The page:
Underground Film Journal

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Underground Film Links: May 16, 2010

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We’re going to start off with links to several film still galleries, which seemed to be all the rage this week:

  1. Filmmaker Phil Solomon put up a quartet of B&W film stills from his 2002 Psalm III: “Night of the Meek” in anticipation of a new screening.
  2. Enter the very colorful mirror world of Harry Smith via 7 film stills found by DINCA.
  3. Making Light of It has a selection of screen captures from Brakhage’s Love Songs, plus scans from Emmett Williams’ experimental poem Sweethearts.
  4. Bob Moricz put up a single still of the legendary — and his personal mentor — George Kuchar from Moricz’s own film Brainbox. Bonus: A still of actor Jesse Stanowski, whose face you’ll never see again in film, from Palace of Stains.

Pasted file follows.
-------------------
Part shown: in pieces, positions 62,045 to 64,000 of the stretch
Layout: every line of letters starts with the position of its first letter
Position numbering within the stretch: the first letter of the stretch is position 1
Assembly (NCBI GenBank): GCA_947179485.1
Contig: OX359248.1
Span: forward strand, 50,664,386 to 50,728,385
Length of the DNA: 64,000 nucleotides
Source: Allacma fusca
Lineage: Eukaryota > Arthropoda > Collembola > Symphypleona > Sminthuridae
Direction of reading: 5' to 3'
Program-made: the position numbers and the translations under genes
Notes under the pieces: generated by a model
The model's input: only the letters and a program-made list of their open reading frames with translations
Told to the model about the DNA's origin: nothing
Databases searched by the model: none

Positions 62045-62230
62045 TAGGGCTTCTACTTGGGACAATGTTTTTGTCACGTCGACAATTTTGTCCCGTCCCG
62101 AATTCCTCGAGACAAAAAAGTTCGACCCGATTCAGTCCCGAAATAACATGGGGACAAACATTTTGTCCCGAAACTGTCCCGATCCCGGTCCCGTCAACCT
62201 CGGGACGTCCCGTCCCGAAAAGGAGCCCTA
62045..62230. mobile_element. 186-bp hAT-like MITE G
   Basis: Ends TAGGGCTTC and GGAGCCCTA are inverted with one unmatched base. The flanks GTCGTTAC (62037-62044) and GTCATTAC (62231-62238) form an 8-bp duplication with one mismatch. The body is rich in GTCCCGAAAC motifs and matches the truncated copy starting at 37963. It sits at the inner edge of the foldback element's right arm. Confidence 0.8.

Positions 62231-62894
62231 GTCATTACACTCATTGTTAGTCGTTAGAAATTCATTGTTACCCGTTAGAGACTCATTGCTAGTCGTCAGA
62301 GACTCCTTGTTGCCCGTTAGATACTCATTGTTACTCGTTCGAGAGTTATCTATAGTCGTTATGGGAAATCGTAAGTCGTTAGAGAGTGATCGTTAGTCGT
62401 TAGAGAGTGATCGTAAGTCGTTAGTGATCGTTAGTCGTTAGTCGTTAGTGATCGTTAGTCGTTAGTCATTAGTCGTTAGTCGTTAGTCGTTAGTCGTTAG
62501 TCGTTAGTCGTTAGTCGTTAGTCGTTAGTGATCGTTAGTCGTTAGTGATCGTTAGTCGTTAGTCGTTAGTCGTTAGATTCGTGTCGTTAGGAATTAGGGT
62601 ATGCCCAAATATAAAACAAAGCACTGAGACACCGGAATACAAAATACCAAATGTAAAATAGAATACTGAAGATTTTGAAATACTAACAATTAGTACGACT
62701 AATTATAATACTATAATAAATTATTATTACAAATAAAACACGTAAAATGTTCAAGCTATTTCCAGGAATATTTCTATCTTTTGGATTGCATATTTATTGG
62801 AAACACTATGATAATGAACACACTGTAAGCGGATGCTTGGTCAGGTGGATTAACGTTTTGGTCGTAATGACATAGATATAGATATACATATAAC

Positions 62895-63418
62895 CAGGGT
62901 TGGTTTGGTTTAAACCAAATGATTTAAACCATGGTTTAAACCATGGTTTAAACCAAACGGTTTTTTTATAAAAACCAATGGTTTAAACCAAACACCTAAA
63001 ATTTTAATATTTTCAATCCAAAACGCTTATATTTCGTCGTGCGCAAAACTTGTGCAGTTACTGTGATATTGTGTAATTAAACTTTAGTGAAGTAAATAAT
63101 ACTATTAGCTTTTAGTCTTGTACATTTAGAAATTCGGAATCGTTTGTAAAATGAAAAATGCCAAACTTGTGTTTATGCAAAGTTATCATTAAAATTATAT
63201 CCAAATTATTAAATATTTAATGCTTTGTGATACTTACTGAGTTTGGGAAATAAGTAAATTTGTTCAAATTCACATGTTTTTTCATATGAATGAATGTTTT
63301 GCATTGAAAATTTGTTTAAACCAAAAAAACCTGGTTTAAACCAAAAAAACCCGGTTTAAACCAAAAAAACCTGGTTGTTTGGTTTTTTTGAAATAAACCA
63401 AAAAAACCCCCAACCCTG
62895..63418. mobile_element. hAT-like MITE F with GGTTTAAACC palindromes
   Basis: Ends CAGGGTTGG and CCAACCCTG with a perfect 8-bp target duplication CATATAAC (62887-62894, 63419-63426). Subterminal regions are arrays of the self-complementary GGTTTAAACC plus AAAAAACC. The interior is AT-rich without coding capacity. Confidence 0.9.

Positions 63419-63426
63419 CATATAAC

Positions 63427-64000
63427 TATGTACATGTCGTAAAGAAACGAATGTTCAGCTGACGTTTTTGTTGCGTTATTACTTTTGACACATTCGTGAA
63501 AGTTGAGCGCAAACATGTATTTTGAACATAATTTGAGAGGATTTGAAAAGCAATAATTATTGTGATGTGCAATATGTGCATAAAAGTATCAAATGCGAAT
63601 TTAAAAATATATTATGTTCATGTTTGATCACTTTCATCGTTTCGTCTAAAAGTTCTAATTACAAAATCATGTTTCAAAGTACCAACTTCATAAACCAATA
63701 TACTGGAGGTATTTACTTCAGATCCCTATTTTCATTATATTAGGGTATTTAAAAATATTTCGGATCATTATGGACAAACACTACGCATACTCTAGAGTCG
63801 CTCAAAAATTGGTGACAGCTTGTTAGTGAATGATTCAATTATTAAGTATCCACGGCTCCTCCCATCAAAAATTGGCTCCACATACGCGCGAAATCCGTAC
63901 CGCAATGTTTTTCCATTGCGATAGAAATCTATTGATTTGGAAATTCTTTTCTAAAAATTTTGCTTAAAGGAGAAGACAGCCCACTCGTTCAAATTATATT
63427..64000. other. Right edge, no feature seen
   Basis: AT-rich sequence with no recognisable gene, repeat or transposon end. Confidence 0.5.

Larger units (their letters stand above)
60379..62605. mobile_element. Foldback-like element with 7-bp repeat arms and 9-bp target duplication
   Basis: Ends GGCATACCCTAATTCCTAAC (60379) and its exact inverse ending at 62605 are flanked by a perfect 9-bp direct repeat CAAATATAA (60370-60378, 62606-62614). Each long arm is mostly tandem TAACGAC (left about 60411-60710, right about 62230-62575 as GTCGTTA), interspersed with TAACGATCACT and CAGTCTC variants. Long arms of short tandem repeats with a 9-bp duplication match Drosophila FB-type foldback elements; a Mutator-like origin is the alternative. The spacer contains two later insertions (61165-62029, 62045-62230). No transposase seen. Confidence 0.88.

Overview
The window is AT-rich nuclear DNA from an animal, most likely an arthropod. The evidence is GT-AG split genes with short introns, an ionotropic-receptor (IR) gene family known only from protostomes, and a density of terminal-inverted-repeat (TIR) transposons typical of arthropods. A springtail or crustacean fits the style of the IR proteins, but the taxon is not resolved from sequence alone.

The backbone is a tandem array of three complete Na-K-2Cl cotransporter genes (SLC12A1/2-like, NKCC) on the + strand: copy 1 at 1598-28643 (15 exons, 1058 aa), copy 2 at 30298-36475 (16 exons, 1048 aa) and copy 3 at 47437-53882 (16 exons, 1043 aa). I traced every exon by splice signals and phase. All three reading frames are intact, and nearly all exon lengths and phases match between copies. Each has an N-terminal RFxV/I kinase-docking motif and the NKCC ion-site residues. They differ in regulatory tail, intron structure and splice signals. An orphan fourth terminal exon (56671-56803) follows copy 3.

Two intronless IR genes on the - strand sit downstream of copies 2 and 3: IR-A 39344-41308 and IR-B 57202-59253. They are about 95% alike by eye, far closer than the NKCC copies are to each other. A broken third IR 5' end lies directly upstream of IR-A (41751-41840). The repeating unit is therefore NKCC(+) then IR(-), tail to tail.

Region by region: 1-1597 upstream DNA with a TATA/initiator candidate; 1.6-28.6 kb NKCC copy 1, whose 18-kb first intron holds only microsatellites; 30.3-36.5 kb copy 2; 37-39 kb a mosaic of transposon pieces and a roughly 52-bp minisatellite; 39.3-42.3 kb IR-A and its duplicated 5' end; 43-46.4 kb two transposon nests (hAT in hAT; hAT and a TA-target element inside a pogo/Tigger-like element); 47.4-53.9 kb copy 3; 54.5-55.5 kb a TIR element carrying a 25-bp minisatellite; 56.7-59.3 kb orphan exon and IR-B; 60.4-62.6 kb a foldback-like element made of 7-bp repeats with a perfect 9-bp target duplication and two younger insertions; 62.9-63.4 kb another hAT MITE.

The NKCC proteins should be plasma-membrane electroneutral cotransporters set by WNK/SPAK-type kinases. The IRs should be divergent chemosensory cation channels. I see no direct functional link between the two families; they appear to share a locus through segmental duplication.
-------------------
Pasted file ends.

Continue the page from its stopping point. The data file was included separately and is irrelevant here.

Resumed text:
5. Not underground, but Candlelight Stories has a link to an awesome Ultraman painted art gallery featuring work from 1965 to 1972.
  6. Ok, that’s it for the galleries. For something a little more provocative, British filmmaker Daniel Fawcett offers up a bold challenge: No working for the entrenched media industry! Make underground films and work “real” jobs if you have to make a living.
  7. In festival news, the 2nd annual Migrating Forms is happening in NYC this week, which got several nice pre-fest write-ups. First, TCM’s official blog had a terrific overview, focusing mostly on the feature film Erie by Kevin Jerome Everson. Second, there’s the L Magazine’s very nice preview. Then, the swanky Art in America has a write-up. And, of course, the Village Voice has a nice long piece on the event.
  8. The Montreal Underground Film Festival received some brief previews from Hour and Midnight Poutine.
  9. In non-underground fest coverage, Facets’ Milos Stehlik is offering up reports from the 2010 Cannes. I can’t link to the series, but you can begin here.
  10. Chuck Workman’s Visionaries: Jonas Mekas and the (Mostly) American Avant-Garde is still racking up reviews. Slant (of course) slams it.
  11. While I thoroughly enjoyed the 3D animated mainstream film How to Train Your Dragon myself, I was still a little taken aback to hear underground animator Bill Plympton declare it a “masterpiece.”